14 Ways to be a Leader
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Herb Kelleher, co-founder and chairman of Southwest Airlines, delivered a speech ...

Herb Kelleher, co-founder and chairman of Southwest Airlines, delivered a speech
of a lifetime at the 2004 McCombs BBA Commencement. As commencement approaches for 2014, we’re pleased to present “14 Ways to be a Leader.”

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14 Ways to be a Leader Presentation Transcript

  • 1. from Herb Kelleher WAYS TO BE A LEADER14 10th EditionpAnniversary
  • 2. Herb Kelleher, co-founder and chairman of Southwest Airlines, delivered a speech of a lifetime at the 2004 McCombs BBA Commencement.
  • 3. Ten years later, since retiring from his leadership role at Southwest, Kelleher remains an astute and beloved commentator on life, business, and the principles of success. As commencement approaches for 2014, we’re pleased to present “14 Characteristics of an Effective Leader.”
  • 4. Be genuinely interested in, and like, people1
  • 5. Show tolerance, patience, respect, and empathy. People will respond with a desire to perform because they want to, not because they have to. An organization bound by love is far more powerful than one bound by fear.
  • 6. Have respect for the worth of every job and task, and for the person doing it 2
  • 7. Respect excellent performance. Position and title, in and of themselves alone, signify nothing.
  • 8. Work harder than anyone working with you3
  • 9. Convince people that accomplishment is important, by your actions.
  • 10. Have a modicum of domain knowledge in order to make sound judgments 4
  • 11. Louis B. Mayer, founder of MGM Studios said, “How can you teach the cook to make soup if you don’t know how to make soup yourself?” That doesn’t mean you have to be a soup chef to be the leader of Campbell Soup. There is a difference between “micromanagement,” which deprives others of initiative, creativity, and growth, and “micro-knowledge,” which aids in making excellent leadership decisions.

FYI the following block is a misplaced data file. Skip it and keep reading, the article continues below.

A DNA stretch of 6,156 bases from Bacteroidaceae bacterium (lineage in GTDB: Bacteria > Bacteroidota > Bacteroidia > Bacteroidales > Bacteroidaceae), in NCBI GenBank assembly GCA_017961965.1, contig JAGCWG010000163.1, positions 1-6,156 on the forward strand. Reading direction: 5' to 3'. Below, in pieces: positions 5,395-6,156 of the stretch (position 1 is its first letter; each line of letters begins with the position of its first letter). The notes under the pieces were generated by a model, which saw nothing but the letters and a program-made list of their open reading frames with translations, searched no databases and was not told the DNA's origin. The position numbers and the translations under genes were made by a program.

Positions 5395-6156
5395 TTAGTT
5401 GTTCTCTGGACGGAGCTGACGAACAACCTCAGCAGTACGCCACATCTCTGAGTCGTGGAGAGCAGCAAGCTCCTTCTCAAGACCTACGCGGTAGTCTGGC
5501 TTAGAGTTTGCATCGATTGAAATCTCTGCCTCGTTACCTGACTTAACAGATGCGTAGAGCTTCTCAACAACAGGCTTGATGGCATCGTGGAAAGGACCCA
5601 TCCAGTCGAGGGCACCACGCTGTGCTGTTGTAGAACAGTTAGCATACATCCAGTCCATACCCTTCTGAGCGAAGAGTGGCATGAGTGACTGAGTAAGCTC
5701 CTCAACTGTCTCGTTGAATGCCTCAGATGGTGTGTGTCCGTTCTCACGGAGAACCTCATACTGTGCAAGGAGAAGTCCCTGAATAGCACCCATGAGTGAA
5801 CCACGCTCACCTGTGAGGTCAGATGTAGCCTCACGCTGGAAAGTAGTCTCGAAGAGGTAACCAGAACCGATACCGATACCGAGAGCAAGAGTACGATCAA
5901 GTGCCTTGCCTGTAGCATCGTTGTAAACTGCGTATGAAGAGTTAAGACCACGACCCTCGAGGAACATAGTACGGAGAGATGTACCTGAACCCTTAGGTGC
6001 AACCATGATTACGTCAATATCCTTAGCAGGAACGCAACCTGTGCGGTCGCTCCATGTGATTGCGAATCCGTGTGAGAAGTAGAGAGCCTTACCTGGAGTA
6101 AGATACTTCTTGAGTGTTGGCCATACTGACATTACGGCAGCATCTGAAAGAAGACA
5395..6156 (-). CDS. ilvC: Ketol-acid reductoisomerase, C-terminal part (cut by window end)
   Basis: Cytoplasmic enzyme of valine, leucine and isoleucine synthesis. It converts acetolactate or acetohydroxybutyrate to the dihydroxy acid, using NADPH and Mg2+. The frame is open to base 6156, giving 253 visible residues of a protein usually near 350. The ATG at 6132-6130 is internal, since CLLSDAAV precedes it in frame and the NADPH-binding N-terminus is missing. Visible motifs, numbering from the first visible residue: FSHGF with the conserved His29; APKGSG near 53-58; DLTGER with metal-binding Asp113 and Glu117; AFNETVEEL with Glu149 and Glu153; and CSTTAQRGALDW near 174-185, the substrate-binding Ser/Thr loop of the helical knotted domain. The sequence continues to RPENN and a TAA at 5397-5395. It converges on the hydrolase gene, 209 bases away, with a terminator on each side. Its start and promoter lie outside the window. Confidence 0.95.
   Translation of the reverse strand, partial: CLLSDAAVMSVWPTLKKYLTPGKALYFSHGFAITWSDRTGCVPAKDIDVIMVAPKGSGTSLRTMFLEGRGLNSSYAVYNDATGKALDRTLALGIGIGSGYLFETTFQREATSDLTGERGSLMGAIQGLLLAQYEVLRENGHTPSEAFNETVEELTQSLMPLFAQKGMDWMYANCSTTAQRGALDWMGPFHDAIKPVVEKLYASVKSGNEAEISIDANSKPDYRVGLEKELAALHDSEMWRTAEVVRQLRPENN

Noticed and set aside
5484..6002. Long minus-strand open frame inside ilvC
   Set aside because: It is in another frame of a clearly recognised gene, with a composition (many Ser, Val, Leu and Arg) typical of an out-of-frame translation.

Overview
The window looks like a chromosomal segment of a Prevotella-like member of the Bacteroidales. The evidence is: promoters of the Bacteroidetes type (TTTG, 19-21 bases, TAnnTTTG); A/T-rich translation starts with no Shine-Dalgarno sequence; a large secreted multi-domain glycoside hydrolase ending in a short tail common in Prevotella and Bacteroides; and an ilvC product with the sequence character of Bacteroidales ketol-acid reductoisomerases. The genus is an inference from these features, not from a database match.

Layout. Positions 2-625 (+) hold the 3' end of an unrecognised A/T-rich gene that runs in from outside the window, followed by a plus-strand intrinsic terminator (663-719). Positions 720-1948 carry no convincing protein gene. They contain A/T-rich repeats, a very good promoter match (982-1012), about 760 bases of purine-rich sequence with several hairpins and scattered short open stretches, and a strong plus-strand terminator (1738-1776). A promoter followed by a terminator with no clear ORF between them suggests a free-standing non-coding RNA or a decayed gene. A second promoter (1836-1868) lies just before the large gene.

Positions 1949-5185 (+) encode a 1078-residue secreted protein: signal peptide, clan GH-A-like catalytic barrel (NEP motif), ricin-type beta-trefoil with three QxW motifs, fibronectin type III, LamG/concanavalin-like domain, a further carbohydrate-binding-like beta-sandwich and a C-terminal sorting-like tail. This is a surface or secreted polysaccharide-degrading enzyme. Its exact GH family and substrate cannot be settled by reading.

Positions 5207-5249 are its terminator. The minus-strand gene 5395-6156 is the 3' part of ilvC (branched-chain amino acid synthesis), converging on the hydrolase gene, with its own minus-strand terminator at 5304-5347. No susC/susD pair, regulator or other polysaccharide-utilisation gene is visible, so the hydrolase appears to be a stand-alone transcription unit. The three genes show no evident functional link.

• 12. Have a sense of humor 5
  • 13. Don’t sweat the small stuff — fun relieves strain and promotes enjoyment, harmony, and efficiency. Allow people to be themselves in the work place, to have fun at what they’re doing, and their bodies will show up early, while their minds stay late. You don’t have to look and act like a brick to be a successful leader.
  • 14. Maintain a real open door policy Check your desk calendar to see if you’re really doing it. 6
  • 15. One of our officers said to me years ago: “Herb, it’s harder for me to get in to see you than it is for a mechanic, a pilot, a flight attendant, or a reserva- tions agent.” I said in reply: “I can explain that to you very easily — they’re more important than you are!”
  • 16. Make decisions quickly7 There is no perfect knowledge.
  • 17. Focus on the externalities, the world outside your institution; speedily gather the available facts; quickly do the analysis and discuss it with the appropriate people; and go to it. Do not endlessly plan, discuss, and study in an ef- fort to avoid the risk involved in actually making a decision.
  • 18. Communicate goals with frequency and passion8
  • 19. If you don’t communicate what you value and where you’re going with passion, why would anyone else choose to go with you?
  • 20. 9 Value diversity in organizations
  • 21. A multitude of people with the same looks, origins, backgrounds, thoughts, and philosophies will lead you to a harmonious, placid, contented, and self- satisfied organizational end result: disaster.
  • 22. Emphasize substance over form10
  • 23. Rules, organizational manuals, computers, and such are servants, not masters — they are the means to an end, not ends in and of themselves. In a business context, always remember what you ultimately have in your hand when something is printed out: not action, but merely little black marks on a white sheet of paper.
  • 24. Be “jazzed” by problem solving11 The same way that a fireman gets a “buzz” out of extinguishing fires.
  • 25. The worst problem you’ll ever have is the problem you won’t acknowledge and address.
  • 26. Have foresight, an exceptional attention span, relational, synergistic thinking, and be prepared to adjust 12
  • 27. There is security only in readiness to change direction (not principles).
  • 28. 13 Set as your goals achievement and excellence — for your self-satisfaction
  • 29. Money and happiness are byproducts only — byproducts of achievement and of excellence. Someone will always have more money than you do and someone will always be giddier than you are — but they may not have the same feeling of self- satisfaction and self-worth that you do — if you have been excellent at whatever you do.
  • 30. Get rid of management 14
  • 31. With respect to the value of leadership, a United Technologies ad of some years ago sums it up pretty well, in my estimation. Its title is: “Let’s get rid of management.”
  • 32. Herb Kelleher, Southwest Airlines co-founder, is known for his colorful personality and departure from traditional airline and corporate doctrine, which made him one of America’s most high-profile CEOs. Founder of the Herb Kelleher Center for Entrepreneurship at the McCombs School of Business, a hub for students and faculty to support research and education in entrepreneurship.
  • 33. “How do you wish to be remembered by your children and grandchildren — as a leader or a follower?” - Herb Kelleher www.mccombs.utexas.edu /UTMcCombsSchool @utexasmccombs